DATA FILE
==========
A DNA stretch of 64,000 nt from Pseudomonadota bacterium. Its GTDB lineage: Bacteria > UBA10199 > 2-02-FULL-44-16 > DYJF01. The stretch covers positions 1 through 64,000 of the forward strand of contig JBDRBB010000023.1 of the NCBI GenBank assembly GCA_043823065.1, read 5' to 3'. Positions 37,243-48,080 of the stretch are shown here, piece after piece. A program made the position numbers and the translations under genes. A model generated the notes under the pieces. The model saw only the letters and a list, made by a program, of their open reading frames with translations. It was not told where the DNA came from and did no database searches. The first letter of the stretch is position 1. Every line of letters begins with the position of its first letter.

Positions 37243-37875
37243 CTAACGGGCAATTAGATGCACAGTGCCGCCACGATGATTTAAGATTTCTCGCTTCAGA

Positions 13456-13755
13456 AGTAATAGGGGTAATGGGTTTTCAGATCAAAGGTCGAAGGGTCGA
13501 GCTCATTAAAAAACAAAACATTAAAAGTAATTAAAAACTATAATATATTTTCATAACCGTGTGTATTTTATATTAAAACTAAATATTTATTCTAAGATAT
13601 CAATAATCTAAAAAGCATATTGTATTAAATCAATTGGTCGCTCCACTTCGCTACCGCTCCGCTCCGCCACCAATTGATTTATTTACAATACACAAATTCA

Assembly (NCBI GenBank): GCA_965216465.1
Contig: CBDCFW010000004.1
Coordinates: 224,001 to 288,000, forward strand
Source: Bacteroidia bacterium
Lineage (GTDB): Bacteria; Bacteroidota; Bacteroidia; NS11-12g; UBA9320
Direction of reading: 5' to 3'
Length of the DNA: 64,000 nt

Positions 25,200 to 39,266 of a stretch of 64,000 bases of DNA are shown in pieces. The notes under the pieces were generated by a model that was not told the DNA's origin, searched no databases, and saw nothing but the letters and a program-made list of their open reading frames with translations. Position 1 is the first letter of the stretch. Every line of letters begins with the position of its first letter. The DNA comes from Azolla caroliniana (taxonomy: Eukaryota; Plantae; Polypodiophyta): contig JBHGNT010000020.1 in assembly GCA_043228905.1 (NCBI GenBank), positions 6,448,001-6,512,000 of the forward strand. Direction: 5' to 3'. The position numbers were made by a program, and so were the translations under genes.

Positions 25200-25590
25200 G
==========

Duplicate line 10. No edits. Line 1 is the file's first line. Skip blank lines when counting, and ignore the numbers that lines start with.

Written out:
Coordinates: 224,001 to 288,000, forward strand